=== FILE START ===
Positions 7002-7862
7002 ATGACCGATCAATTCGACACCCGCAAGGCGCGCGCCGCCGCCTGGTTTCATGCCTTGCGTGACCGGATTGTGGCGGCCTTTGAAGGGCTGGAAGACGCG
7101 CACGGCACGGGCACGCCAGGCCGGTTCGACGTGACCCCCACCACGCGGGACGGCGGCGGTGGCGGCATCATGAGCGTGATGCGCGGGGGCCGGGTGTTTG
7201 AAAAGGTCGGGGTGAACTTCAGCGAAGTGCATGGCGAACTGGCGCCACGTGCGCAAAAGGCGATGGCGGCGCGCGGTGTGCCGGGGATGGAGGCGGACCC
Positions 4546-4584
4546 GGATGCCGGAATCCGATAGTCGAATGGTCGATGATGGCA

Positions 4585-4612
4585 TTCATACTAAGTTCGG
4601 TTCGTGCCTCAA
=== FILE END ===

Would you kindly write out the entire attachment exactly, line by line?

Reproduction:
Positions 7002-7862
7002 ATGACCGATCAATTCGACACCCGCAAGGCGCGCGCCGCCGCCTGGTTTCATGCCTTGCGTGACCGGATTGTGGCGGCCTTTGAAGGGCTGGAAGACGCG
7101 CACGGCACGGGCACGCCAGGCCGGTTCGACGTGACCCCCACCACGCGGGACGGCGGCGGTGGCGGCATCATGAGCGTGATGCGCGGGGGCCGGGTGTTTG
7201 AAAAGGTCGGGGTGAACTTCAGCGAAGTGCATGGCGAACTGGCGCCACGTGCGCAAAAGGCGATGGCGGCGCGCGGTGTGCCGGGGATGGAGGCGGACCC
Positions 4546-4584
4546 GGATGCCGGAATCCGATAGTCGAATGGTCGATGATGGCA

Positions 4585-4612
4585 TTCATACTAAGTTCGG
4601 TTCGTGCCTCAA